Spring Bengtzen  10:23  

Yeah, the only time I have that be an issue is if they're not performing. So one of them today, for a matter of fact, am like dude, I can't have this same redundant conversation. Like it unless you're gonna log your activities or actually get into a higher level of production, then there's no point of us having this one on one. Because I don't need to coach somebody who needs who's only going to sell one house a month. And so I know that sounds harsh, and they actually thanked me for that conversation. But yeah, we use the data to be able to have a quality conversation. If not, it goes very much into a just chatty Cathy and it's a waste of time.

Brian Charlesworth  11:00  

Yeah. Okay. Great. You talked about agent attraction a minute ago. Yes, I know, you've been on a lot of different podcasts, you've been invited to several different to present at several different masterminds or conferences or different things about your agent attraction. So you've got this special In my opinion, I'm close to it. I think you've got a special agent attraction strategy that a lot of people don't have. So I wanted to dive into that today. And have you shared more about that?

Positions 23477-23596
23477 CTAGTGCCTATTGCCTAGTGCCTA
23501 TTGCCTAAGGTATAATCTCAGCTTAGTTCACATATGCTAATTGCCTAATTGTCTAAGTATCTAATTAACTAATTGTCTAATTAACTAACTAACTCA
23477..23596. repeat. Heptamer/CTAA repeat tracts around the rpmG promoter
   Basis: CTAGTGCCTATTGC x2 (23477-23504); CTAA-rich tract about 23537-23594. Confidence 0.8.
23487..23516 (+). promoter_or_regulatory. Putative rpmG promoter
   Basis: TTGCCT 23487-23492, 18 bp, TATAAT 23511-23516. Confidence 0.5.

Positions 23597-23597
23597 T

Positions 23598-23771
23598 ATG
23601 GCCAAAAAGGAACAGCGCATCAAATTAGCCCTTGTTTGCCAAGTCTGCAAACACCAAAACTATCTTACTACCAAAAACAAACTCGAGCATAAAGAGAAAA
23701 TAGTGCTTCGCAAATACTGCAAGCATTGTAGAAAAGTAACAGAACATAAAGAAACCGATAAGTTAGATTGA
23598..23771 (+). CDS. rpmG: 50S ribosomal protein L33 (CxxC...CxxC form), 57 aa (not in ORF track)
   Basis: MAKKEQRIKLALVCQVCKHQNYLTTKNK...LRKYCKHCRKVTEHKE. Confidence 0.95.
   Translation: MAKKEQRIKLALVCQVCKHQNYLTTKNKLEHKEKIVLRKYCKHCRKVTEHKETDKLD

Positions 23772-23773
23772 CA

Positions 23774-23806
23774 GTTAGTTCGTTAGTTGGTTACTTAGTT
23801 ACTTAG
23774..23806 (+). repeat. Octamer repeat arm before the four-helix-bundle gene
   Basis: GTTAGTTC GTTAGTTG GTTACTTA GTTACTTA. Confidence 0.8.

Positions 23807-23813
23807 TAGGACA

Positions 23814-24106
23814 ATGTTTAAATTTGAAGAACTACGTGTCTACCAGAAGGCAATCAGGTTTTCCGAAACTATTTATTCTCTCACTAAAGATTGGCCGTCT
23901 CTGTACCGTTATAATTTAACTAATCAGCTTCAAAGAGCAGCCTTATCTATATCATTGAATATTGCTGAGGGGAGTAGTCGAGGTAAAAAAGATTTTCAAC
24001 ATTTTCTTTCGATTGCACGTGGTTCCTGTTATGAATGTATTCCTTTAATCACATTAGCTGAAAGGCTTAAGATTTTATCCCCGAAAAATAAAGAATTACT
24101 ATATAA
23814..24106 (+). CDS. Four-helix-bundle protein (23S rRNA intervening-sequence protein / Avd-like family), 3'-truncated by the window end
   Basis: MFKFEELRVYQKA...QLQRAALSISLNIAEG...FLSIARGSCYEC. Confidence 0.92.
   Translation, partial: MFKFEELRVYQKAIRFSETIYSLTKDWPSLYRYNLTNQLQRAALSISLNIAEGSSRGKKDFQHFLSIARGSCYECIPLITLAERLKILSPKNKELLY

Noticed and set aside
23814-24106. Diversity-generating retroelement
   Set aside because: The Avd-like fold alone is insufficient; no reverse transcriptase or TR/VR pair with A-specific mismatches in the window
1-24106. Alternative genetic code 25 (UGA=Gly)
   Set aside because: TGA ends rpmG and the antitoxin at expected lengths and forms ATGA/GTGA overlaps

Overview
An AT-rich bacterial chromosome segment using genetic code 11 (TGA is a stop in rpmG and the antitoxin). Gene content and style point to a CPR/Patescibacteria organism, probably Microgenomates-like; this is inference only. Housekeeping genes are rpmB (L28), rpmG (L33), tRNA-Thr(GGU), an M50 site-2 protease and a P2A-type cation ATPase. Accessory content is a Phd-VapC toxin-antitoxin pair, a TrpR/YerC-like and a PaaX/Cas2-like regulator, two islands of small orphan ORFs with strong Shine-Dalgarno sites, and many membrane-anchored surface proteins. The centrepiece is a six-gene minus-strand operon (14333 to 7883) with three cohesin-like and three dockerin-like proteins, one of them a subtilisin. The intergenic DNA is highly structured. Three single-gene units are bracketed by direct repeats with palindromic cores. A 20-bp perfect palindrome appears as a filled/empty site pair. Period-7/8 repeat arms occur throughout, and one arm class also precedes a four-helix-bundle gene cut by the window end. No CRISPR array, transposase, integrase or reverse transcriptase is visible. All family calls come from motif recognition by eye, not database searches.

Spring Bengtzen  11:32  

I thought you were just gonna say you've just got this special thing about you

Brian Charlesworth  11:35  

You have this special way of attracting everyone. I mean, I don't know what it is about you Spring?

Spring Bengtzen  11:44  

I love you. Um, so yes, we do have a super solid agent attraction program. I signed up and I'll give them a shout out Frank closets. Viral Marketing helped me probably three years ago, create a solid plan. So if anybody is interested, check it out. But it really comes down to just creating value and putting it out there. I mean, agents need us. agency teams, agency structure, agents, needs, consistency. And teams, I believe, create that with everything that we provide. So I'm unapologetic about putting it out there. So we have sponsored ads running all the time, Agent testimonials, we do a lot of events. I do events every other week of just knowledge-based of like this one on Thursdays, we're bringing in somebody who's amazing at door knocking. And then I just believe to become the White House. And you will attract people. Yes, their systems. I know that sounds cliche, become the lighthouse, you'll just get it. But we do have systems in place have a VA that calls I have somebody who writes my ads and puts them up, I have a separate CRM only for agents tracking, like if they're coming to events, or they're opening the emails, like I said, we are doing events, we do masterminds, we're pretty good at it. So there is a system to it. But I would say regardless, if you have the system, if you aren't becoming that knowledge broker and creating value, it doesn't matter. So yeah, we create the value we put it out there.

Brian Charlesworth  13:16  

Okay, so doing events every two weeks.

Spring Bengtzen  13:18